Sunday, May 31, 2009

You know you want to...

We drove out to DM today, and so the Tikit was in the back of the Prius. I didn't have to pack it as tightly as I did last weekend, so it looks pretty relaxed in the trunk, and I though to take some pictures.

Of course, the Tikit was just sitting there eyeing me coyly, as if to say "you know you want to go for a ride, big boy." What was I going to do? So I took it out and rode it up to Fort Bowie. I ran into a ranger up there, who though the Tikit was pretty cool, and we talked about National Parks we had in common for a while. The decent from Fort Bowie is very steep at first, but it levels out a bit and becomes very nice. Of course it's very, very short - it's probably a mile from the trailer to the fort. But it was a nice ride. My iPhone ran out of juice, so I couldn't take any pictures. Guess I'll have to go up again...

2 miles, 30 minutes, including yakking.

Yesterday I went for a ride down Aviation Highway, south on Alvernon (next time I'll take Palo Verde) and back across on Ajo and back up on Park. It was a pretty nice ten-mile ride - enough to get my metabolism up, but not demanding, so I could do it every day. I went that way kind of randomly, so I didn't actually plan the route, and missed out on a couple of great opportunities for bike paths. The route under I-10 there is not particularly great, although there was almost no traffic on Ajo, so it was fine. But it turns out that there's a drainage channel that runs all through that area, and there's a bike path along and in some cases *in* the drainage channel, so that you can completely bypass all that stuff. It looks pretty cool - I will try it next time.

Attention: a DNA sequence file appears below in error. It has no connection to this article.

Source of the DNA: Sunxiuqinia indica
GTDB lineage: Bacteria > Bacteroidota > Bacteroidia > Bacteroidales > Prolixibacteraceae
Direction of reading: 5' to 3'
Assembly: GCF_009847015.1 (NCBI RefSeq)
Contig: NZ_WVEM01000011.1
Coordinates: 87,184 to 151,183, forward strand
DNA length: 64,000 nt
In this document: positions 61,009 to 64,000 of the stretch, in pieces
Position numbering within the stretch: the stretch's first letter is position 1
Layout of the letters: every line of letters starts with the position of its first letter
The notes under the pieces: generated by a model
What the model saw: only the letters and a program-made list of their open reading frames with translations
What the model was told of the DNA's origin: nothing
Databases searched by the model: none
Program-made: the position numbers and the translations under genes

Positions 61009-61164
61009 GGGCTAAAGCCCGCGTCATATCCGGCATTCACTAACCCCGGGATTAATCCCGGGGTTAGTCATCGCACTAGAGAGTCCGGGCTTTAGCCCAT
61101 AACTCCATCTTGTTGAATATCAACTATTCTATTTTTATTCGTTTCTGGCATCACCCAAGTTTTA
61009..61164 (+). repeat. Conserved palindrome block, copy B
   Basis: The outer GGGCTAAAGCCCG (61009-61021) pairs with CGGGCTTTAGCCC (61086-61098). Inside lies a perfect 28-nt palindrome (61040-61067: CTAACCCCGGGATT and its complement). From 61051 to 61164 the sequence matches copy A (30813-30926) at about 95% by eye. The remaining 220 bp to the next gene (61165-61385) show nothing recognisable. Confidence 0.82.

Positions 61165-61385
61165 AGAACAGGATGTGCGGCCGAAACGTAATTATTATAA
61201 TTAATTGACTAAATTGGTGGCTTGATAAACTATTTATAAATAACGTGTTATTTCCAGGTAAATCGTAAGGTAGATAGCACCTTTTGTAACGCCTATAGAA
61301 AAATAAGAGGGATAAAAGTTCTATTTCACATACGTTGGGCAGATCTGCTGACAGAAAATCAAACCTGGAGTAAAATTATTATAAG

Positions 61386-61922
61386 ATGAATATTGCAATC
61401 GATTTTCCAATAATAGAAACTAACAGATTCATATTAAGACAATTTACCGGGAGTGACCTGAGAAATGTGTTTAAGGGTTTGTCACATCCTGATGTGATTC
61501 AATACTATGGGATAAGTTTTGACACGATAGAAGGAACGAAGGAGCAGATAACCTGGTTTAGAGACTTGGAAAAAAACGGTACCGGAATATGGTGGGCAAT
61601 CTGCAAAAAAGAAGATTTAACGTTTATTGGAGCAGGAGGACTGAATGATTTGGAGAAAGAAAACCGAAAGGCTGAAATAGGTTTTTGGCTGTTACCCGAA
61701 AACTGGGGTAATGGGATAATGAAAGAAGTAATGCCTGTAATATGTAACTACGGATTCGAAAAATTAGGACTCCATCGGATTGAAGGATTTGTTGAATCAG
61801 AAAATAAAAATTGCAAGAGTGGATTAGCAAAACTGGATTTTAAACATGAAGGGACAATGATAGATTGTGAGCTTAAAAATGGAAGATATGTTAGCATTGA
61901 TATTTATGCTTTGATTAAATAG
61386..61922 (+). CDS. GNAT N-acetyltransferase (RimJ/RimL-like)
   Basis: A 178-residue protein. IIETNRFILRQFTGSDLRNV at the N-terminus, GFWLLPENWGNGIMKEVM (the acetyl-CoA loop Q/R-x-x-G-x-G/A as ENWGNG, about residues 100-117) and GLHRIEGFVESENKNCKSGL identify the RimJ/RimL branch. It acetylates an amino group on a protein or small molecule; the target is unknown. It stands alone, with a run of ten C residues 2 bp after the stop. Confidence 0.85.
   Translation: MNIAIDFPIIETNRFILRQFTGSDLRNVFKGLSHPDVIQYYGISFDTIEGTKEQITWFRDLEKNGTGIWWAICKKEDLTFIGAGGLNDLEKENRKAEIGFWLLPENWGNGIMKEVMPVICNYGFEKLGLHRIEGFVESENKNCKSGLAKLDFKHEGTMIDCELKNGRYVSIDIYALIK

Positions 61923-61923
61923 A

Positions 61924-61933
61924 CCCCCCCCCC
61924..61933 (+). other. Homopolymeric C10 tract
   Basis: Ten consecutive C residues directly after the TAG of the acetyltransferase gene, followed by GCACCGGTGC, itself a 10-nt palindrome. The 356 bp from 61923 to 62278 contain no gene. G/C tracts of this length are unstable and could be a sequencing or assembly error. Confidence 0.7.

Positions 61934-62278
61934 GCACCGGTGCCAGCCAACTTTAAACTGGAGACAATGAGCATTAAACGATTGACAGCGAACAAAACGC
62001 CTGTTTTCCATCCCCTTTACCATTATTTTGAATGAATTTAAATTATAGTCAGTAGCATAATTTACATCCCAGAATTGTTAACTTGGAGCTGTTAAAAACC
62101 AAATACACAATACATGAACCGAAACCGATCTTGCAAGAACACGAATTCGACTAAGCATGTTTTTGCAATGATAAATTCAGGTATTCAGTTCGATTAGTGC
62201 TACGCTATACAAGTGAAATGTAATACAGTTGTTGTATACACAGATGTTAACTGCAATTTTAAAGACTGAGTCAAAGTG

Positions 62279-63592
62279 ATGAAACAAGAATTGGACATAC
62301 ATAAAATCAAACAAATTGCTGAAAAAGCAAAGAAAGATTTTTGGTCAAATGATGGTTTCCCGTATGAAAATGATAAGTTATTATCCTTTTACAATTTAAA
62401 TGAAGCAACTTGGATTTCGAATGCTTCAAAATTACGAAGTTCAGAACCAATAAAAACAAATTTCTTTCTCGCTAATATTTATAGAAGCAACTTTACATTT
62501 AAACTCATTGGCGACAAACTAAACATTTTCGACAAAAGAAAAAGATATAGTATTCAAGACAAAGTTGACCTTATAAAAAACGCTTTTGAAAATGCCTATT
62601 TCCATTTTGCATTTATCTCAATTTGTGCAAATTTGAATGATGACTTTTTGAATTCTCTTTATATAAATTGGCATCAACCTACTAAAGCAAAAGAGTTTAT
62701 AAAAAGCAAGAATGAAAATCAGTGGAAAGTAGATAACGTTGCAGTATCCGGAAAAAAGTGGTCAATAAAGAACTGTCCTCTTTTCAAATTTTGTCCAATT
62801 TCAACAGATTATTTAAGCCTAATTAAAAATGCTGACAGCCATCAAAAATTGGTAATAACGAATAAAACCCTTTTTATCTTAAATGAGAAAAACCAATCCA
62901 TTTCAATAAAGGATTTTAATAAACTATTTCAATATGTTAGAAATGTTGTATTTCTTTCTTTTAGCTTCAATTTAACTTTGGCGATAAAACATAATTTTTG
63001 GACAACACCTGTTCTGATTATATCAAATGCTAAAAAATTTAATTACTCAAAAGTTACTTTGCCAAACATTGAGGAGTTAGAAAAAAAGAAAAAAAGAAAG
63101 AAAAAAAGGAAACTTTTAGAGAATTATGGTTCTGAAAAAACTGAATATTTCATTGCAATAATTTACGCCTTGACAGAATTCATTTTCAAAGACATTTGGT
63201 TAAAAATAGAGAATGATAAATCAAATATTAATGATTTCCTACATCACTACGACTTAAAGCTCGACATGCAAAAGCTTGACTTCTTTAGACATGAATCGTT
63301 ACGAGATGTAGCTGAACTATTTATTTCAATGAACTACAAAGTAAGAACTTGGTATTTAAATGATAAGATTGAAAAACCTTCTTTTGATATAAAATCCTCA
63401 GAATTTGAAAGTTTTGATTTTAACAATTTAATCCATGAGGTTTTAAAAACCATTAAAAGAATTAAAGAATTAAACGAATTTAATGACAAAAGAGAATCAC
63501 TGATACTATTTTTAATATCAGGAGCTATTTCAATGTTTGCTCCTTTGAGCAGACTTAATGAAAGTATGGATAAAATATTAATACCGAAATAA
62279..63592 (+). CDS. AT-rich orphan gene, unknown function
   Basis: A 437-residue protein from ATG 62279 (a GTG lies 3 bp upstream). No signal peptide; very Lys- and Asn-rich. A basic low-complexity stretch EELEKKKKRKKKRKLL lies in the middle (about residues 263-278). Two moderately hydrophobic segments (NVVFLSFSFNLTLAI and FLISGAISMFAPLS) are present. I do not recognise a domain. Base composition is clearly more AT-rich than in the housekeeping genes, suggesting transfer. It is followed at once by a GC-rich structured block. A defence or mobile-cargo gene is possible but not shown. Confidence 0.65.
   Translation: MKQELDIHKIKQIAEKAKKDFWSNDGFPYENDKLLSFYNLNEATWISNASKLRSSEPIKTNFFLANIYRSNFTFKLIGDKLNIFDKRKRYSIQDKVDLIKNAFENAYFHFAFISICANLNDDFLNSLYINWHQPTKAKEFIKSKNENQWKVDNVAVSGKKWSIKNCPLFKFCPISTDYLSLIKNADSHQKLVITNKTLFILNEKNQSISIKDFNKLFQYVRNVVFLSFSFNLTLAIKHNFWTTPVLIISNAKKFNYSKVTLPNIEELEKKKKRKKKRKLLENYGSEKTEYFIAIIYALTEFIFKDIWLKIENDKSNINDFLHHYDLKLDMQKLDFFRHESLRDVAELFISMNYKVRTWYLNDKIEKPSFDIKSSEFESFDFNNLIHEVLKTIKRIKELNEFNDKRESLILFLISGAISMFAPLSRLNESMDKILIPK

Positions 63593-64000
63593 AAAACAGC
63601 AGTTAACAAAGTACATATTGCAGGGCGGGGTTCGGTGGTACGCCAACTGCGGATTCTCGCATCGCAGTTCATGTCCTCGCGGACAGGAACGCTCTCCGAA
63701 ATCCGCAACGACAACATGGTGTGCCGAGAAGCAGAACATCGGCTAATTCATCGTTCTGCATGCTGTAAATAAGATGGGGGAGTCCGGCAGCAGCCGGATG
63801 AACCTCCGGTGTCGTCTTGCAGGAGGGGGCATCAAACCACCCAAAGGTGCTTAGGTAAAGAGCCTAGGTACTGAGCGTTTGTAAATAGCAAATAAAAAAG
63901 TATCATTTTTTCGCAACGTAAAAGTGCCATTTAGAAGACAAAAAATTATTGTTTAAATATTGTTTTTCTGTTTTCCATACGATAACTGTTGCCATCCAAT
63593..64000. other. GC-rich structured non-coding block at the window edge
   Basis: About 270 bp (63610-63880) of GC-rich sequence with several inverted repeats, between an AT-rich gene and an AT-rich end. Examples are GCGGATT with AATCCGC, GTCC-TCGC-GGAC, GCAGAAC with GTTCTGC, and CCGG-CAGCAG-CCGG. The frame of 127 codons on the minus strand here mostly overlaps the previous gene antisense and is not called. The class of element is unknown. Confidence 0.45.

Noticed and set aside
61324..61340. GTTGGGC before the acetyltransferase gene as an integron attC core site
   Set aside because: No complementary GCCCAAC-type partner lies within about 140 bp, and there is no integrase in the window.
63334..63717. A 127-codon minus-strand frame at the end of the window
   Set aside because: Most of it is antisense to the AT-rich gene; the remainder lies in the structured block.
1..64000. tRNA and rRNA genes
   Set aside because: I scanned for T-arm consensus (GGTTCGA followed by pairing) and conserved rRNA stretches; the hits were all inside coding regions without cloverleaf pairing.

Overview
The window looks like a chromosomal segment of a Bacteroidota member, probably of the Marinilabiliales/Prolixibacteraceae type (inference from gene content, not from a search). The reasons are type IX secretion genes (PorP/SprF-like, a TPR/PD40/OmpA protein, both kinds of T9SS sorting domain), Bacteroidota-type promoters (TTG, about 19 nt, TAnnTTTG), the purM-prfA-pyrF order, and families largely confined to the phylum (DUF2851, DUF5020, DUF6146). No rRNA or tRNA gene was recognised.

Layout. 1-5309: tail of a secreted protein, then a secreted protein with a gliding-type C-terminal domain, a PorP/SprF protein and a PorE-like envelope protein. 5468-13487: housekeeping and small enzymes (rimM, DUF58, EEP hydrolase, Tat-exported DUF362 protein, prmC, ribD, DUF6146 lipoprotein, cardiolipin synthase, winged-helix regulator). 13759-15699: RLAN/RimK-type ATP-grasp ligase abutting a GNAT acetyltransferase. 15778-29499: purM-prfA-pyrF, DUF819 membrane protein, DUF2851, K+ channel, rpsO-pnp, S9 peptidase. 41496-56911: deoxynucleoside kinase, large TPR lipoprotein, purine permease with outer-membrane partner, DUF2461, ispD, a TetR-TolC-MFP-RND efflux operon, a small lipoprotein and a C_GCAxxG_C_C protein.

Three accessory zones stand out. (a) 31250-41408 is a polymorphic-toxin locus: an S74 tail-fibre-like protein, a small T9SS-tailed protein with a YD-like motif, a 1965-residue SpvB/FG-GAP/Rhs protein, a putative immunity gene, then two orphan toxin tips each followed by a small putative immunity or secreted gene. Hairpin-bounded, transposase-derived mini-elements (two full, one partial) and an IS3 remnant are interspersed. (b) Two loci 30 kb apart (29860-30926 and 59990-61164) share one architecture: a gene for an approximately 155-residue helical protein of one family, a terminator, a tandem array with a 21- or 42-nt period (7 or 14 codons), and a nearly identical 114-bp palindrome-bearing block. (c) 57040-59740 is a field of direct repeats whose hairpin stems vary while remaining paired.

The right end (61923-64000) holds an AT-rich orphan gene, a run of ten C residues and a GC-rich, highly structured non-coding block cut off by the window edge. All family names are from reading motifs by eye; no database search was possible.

11 miles, less then an hour.

Friday, May 29, 2009

My favorite ride?

I went up Gates Pass. Again. Today it was partly cloudy, and the clouds were in the west, so I left well before sunset and did most of the ride in sunlight. I did get zapped for about fifteen minutes when the clouds broke briefly, but mostly it worked out. The big plus to going so early is that it's much, much prettier.

This is looking east along Kinney from the first place I stopped in the park, maybe a mile up the road from the Drexel Fire District fire station and the Circle K there.

You see these cacti all over the place at certain elevations. They're completely nonexistent out at Diamond Mountain, and also in Tucson proper, but go maybe 100 feet uphill or ten miles south and suddenly they're everywhere. From the car window they look fuzzy and cuddly, but once you get closer to them you realize that they are a little too clingy to be the easiest of friends.